How Did They Figure That?
Sizing burners and heating systems and figuring what they'll do at different flow rates require a number of different calculations. To the uninitiated, it can appear pretty complex and intimidating -- after all, you have to know the effect of flow rates on pressure differentials and vice versa, and sometimes the effect of things like temperatures, fluid densities and orifice sizes on flows and differentials. It must take a whole textbook full of equations to figure all this stuff.
Nope -- one equation will do. You just have to know how to tweak it for different situations. Plenty of times, I've had to do a flow or pressure drop calculation on the fly with nothing more than a pencil, paper and pocket calculator. As long as I can remember that one handy-dandy equation, I'm in business. Here it is:
Q represents the flow of air or a gas in cubic feet per hour.
Cd is the Coefficient of Discharge or Flow Coefficient. It's a dimensionless number between 0 and 1 that describes how efficiently an orifice or other flow restriction allows a fluid to pass through it.
A is the cross-sectional area of the opening in square inches.
∆P is the pressure differential across the orifice or restriction in inches water column.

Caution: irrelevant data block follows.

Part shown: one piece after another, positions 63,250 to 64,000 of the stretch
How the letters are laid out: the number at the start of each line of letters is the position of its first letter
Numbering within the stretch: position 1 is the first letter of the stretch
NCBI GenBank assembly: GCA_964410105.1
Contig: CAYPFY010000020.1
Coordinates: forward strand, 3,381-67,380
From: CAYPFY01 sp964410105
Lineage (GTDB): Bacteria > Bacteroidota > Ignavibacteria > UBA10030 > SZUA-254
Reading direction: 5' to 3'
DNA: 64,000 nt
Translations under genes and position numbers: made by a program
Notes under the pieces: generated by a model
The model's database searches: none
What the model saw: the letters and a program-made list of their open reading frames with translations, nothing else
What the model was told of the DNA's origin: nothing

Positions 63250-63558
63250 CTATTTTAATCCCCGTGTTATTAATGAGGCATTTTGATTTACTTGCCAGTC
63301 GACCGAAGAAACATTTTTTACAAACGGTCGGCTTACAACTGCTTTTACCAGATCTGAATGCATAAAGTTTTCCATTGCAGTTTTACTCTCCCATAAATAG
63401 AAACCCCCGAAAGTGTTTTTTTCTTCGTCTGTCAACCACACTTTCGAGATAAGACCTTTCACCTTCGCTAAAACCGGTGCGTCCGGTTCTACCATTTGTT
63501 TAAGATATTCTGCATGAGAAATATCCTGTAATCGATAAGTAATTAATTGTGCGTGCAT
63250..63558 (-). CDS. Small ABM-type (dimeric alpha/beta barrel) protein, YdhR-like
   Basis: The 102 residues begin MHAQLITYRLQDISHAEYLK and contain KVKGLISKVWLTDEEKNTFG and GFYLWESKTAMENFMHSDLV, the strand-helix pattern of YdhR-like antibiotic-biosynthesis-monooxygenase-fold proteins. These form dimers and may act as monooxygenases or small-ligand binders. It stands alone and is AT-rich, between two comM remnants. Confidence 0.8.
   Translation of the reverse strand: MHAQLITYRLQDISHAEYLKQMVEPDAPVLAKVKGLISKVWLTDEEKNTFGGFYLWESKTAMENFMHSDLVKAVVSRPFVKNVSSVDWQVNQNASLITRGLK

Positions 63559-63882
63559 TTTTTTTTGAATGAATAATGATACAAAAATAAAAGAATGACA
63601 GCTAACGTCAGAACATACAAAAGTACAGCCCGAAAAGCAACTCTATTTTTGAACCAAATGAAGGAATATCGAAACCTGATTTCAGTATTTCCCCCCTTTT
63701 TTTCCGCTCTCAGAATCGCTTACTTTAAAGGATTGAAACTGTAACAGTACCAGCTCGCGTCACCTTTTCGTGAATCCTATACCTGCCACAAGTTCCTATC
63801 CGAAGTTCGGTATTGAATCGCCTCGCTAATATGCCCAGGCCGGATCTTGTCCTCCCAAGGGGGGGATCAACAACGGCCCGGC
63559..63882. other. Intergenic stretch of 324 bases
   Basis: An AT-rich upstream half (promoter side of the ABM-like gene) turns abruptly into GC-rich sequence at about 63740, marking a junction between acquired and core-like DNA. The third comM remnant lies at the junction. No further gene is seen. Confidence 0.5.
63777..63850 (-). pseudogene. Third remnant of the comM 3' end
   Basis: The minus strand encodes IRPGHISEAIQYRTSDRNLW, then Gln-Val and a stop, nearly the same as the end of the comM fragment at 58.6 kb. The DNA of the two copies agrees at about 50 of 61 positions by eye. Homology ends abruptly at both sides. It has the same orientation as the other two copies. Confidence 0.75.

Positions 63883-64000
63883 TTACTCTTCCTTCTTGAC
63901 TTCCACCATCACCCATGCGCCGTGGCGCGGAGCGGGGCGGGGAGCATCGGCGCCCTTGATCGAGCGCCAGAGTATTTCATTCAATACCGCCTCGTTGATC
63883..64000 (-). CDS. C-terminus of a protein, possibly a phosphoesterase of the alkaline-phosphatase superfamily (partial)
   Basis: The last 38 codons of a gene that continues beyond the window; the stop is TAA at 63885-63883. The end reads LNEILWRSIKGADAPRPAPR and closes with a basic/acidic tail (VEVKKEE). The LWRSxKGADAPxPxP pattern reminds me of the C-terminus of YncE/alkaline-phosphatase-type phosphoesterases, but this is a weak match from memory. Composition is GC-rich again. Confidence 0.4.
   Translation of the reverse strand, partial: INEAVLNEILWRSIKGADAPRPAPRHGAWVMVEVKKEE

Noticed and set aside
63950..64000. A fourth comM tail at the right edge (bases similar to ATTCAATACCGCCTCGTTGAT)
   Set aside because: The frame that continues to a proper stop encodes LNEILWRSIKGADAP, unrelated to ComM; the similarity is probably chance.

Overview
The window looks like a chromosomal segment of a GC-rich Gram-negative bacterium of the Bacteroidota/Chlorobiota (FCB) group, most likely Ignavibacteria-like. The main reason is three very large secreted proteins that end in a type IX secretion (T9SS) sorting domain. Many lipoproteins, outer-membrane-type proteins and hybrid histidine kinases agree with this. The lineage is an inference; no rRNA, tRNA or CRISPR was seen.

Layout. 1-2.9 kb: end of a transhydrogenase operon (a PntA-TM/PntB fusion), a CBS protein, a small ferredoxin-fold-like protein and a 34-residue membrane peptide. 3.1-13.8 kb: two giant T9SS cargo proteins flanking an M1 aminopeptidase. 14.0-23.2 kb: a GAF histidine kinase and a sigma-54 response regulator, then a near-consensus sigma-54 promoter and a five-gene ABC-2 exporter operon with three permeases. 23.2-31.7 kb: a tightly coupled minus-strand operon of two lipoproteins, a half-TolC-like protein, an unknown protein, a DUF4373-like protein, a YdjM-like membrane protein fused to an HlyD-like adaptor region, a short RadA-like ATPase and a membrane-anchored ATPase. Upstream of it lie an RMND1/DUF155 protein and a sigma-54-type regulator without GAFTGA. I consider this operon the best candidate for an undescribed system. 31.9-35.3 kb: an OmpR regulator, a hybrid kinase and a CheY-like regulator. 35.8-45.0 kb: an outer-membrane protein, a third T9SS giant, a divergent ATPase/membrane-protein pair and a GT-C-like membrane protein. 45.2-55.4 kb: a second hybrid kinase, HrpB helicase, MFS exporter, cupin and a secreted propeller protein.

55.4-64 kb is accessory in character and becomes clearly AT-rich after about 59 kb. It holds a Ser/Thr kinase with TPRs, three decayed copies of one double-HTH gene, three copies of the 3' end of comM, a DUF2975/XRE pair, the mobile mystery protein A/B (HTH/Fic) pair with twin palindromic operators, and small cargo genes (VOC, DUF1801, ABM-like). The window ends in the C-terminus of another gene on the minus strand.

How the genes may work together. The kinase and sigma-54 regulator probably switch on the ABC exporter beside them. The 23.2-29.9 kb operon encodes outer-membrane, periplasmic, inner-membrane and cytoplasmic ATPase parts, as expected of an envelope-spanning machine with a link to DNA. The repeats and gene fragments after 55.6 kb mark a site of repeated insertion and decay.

g is the gravity of the gas, another dimensionless number figured by dividing the gas density by the density of "standard" air (70oF dry air at sea-level barometric pressure).
This is the basic relationship used to determine the flow of non-compressible gases across a resistance like a metering orifice or through a burner or valve. There are other equations that work equally well, but this serves our purpose nicely. By the way, non-compressible flow describes situations where gas velocities are relatively low, such as you'll normally find in air and gas piping systems and ductwork.
This equation also works with different units of measurement, but you'll have to use a coefficient different than 1,660.
Putting It to UseMost of the time, you'll be confronted with before-and-after situations; for example, if the gas flow to a burner is such-and-so at a certain pressure drop across a metering orifice, what will it be at a different reading? Or, you could be dealing with the converse of this: knowing the pressure drop required for a certain flow, what pressure drop reading is required to get a specified different flow?
Start this way -- call the "before," or known condition, Case 1, and the "after," or unknown condition, Case 2. Then calculate a ratio by dividing the flow equation by itself, like this:
Drawing on that long-ago high school algebra, you simplify this fraction by crossing out all of the terms that are the same from numerator to denominator. 1660, Cd, A and g are unchanged, or change so little, that you can drop them out of the fraction. That leaves you with a greatly simplified relationship: